“Momma tells us it’s a game.”
A House Made of Stars by Tawnysha Greene begins in the dark. Momma pulls her two young girls from their beds and takes them to hide in the bathroom. She locks the door and makes the girls lie down in the tub, piling towels on top of them. Then she gets in herself.
And thus we readers are pulled — ready or not — into this terrifying game of hide-and-seek and into this gut-wrenching story of one family’s desperation.
Told from the perspective of the older daughter, a perceptive ten-year-old who is hard-of-hearing, we see the family’s decent into poverty and violence through her eyes as she struggles to understand the actions of her self-destructive parents.
While I was reading A House Made of Stars, a memory came back to me. I was ten-years-old and playing at my friend Amanda’s house. Amanda’s father was dead — struck by lightning, she told me. Only now, years later, do I realize this is the kind of story a ten-year-old invents when she doesn’t know the truth, or, perhaps, when she’s trying to hide it.
My memory is of Amanda’s sixteen-year-old brother, acne-faced and heavy-set and scary as an ogre, chasing us through the house, threatening to kill us with a kitchen knife. Amanda and I hid from him in the attic, listening to his thumping footsteps below, and I didn’t know: was this a game? Or was he really going to kill us?
As a child — your life in the hands of the adults around you — there is fear in not knowing. And it’s scary when you realize the very adults you trust are hiding secrets.
In A House Made of Stars, Greene captures these fears of childhood, and she does so in the most dramatic of ways. The ten-year-old protagonist knows that secrets are being kept from her. She knows that Momma is hiding the truth about their family from Grandma (and perhaps from herself as well). She plays hide-and-seek with her cousin, but the real game is hiding from Daddy when he’s angry, or hiding in the car in the Wal-Mart parking lot when her bruises are too bad to be seen.
And because we experience the story through this ten-year-old narrator, we feel her fear. We overhear the adult’s voices in the next room, and we struggle along with her to understand what’s happening. Both she and the reader are in the dark, trying to make sense of this unstable adult world. We feel her helplessness, as well as her burgeoning strength.
A House Made of Stars certainly has similarities to stories of mental illness, poverty and child abuse, such as Jeannette Walls’s The Glass Castle and Dorothy Allison’s Bastard Out of Carolina, and perhaps that would be my criticism: that I’ve heard this story before. But Greene’s novel it is something unique as well. She makes risky but rewarding choices with the prose. The language is sparse and rhythmic, and none of the characters are named –which seems to add to the poignancy and universality of the story. The short chapters set the pace as fast and urgent, and the childlike voice is all the more haunting because of its simplicity. I raced through the book in one night, feeling like my ten-year-old self, hiding in the attic and listening as the thumping footsteps grew closer.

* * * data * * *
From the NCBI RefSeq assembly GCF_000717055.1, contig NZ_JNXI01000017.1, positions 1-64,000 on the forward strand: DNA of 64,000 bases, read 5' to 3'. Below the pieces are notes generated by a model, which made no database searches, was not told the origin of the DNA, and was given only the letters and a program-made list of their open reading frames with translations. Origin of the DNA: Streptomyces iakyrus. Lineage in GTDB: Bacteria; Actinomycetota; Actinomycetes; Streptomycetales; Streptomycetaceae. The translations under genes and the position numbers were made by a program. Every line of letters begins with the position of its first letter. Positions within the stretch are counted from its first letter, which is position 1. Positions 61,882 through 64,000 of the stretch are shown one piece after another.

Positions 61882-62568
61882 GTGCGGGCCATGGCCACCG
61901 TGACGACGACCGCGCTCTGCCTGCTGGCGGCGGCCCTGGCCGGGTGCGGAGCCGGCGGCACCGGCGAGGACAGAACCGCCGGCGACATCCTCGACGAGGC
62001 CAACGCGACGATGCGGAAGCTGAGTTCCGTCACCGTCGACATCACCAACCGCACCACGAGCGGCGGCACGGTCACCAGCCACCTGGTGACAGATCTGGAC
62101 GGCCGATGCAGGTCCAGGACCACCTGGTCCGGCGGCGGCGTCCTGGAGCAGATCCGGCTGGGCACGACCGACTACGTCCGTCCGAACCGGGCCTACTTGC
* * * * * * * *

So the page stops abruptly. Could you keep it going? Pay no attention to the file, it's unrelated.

In A House Made of Stars, the girl’s struggle is not only to understand the truth that’s been hidden from her, but also to decide whether or not to keep hiding. Is she ready to be found — and for Daddy to be found out — and if so, what will that mean for her and her family?
In the end, for me, it was a game — Amanda’s big brother only trying to scare us — but not all children are so lucky. Perhaps we need another story like A House Made of Stars as a reminder that child abuse is happening all around us, hidden only by a thin veil of excuses and lies.
And, unfortunately, Tawnysha Greene’s gripping novel may be hidden from many potential readers. It’s published by Burlesque Press, which is a wonderful but small and relatively new operation. (A House Made of Stars is their second book.) This means you may not see Tawnysha’s book sitting on the shelves of Barnes & Noble. It is up to us readers to spread the word and help this lovely novel be found.
You can pre-order A House Made of Stars here; it will be available on Amazon soon.
You can visit Tawnysha Greene’s website here, or follow her on Twitter: @TawnyshaGreene
Watch for my interview with Tawnysha Greene, coming later this week!